I did all the things you’re supposed to do after being sexually assaulted. I woke up the next morning, still in the same clothes, and dragged my broken body into the closest ER to do a rape kit. I could feel the grasp of rape culture around my neck throughout the entire process. The triage nurse rolled her eyes when I told her I was raped, the cops were annoyed that they got a call right before their shift ended, and the detective couldn’t help but ask me what I was wearing.
As I laid there, with my legs spread so a gynecologist could look for evidence of rape, I wondered how many women had been there before me? I wondered how many women would be here after me? How many women would he rape if I let him get away with it? So I spoke, I stayed firm, and I pressed charges.
In what I can only imagine was a moment of guilt, Paul admitted everything. He plead guilty and spent a year in prison.
Paul got a year, but I got a life sentence. Nothing was ever the same again. I was now looking at the world through a new lens. I was now a girl who knew that monsters lived among us.
I tried my hardest to move on. I spent months after the assault trying to forget he ever existed. I drank and went to clubs and cried to anyone who would listen to me. I was sure I would never be whole again.
And then I met someone new. I went to therapy. I screamed and cried and swore. Life moved on, Paul was released from prison, and I found a home in someone else’s heart. It wasn’t the same kind of love I had for Paul when we were teenagers, it was the kind of love that asked, and never took.
The years passed, and I moved on the best I could. I moved in with my new boyfriend. I went back to school. And eventually, I had a beautiful baby boy. Life was good. Most days Paul was a distant memory. I won’t lie to you, recovering from rape isn’t easy. There were days that I couldn’t breathe, where it felt like his hands were still around my neck, but as time went on, those days became further and further apart. I was learning to forgive myself, and maybe even one day forgive Paul.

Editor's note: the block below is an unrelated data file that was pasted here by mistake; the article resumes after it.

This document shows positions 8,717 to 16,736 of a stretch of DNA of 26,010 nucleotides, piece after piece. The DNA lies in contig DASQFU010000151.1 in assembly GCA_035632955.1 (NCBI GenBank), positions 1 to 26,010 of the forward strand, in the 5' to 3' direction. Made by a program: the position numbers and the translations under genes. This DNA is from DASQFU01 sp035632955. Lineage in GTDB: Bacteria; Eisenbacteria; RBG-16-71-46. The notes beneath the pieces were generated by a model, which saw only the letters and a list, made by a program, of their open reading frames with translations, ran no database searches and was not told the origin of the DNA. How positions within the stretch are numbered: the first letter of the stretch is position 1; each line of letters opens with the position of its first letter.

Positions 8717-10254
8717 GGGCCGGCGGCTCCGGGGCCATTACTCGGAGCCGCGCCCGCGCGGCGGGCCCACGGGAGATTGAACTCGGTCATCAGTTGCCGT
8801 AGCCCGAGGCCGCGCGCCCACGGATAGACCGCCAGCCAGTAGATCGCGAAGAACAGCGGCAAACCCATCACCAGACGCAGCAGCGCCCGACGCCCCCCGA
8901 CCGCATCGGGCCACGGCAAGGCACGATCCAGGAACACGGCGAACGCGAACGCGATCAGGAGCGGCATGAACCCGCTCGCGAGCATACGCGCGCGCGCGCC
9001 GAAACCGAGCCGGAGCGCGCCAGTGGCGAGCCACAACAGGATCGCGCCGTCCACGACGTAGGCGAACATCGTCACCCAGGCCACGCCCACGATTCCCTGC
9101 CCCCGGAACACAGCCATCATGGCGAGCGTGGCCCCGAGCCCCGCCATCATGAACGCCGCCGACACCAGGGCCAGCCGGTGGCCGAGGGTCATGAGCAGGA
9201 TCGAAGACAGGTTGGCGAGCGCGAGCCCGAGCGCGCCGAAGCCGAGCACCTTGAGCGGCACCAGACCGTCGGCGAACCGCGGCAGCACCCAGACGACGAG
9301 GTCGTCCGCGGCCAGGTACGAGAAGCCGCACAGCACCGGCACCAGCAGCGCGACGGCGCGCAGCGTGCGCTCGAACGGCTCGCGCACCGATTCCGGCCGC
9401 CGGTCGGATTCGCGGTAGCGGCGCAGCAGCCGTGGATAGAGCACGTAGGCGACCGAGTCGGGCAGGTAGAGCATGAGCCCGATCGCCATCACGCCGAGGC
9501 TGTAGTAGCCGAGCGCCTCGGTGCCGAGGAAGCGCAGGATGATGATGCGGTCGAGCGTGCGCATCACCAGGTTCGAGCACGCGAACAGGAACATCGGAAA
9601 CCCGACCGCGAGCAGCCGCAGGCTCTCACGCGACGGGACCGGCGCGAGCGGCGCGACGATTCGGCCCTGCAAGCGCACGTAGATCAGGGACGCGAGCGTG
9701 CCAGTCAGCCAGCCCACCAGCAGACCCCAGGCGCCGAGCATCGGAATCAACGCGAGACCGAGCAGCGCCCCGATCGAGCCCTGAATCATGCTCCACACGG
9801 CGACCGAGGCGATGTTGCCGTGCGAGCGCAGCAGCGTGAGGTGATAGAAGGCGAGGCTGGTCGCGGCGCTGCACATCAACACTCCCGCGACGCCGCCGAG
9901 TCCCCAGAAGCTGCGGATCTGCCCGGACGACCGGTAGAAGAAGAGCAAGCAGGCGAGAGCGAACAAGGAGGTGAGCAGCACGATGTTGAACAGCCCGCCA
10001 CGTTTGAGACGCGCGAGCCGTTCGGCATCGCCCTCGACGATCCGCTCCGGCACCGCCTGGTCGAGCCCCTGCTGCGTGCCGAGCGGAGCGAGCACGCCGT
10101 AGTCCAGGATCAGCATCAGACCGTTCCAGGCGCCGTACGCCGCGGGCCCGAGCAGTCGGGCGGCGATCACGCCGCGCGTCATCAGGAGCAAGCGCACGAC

And then it happened, seemingly out of nowhere, almost five years after being raped, I got the call from my mom.
Paul was dead.
It feels wrong to be relieved that someone died. Normally, I would say that the loss of life is never a good thing. While I wouldn’t say that the loss of Paul is a good thing, I can say that for all the people Paul assaulted while he was alive, it is a relief. He can never hurt us again.
I can’t tell you why Paul killed himself, but I can imagine guilt played a part in it. I know that there are people who will mourn his death, I know that there are people who loved him. There are people on the planet who thought Paul was everything. Who think I’m the one to blame for his pain. And that’s okay, I have come to terms with it. I know how deeply rape culture runs in our society.
I know the truth. The people around me know the truth. I know Paul was a monster. He was sick beyond repair. I am fine to pick up the pieces that he left behind. I will live the rest of my life as the only person who remembers what Paul did to me.
I guess Paul on the other hand, couldn’t handle living his life as a rapist.
I’m not sure how you heal, but I just know that you do. You scream and cry until there is nothing left in you. Because you have to.
Because the Pauls of the world don’t deserve another thought, and neither do the people who support the Pauls of the world.
To the girl who has a Paul of her own right now:
I see you.
It wasn’t your fault.
I believe you.
Life will get better. There is a life worth living after being raped.